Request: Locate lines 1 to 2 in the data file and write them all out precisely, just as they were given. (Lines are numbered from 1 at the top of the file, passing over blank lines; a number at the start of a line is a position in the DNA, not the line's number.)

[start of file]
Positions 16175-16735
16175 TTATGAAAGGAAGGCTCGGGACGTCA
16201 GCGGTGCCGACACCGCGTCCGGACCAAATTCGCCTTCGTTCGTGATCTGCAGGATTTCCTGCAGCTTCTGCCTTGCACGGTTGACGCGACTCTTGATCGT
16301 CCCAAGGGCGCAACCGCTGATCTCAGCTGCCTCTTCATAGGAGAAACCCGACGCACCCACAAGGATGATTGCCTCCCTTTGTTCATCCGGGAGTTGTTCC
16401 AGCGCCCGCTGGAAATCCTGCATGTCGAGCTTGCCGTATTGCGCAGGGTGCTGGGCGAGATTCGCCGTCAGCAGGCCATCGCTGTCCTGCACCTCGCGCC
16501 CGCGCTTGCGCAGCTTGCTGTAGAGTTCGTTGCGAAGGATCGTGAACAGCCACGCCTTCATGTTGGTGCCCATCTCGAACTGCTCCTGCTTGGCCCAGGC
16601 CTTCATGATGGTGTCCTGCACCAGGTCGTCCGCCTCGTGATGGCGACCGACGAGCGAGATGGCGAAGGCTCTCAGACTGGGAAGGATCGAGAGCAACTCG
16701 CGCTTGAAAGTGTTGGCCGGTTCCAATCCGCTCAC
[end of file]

Positions 16175-16735
16175 TTATGAAAGGAAGGCTCGGGACGTCA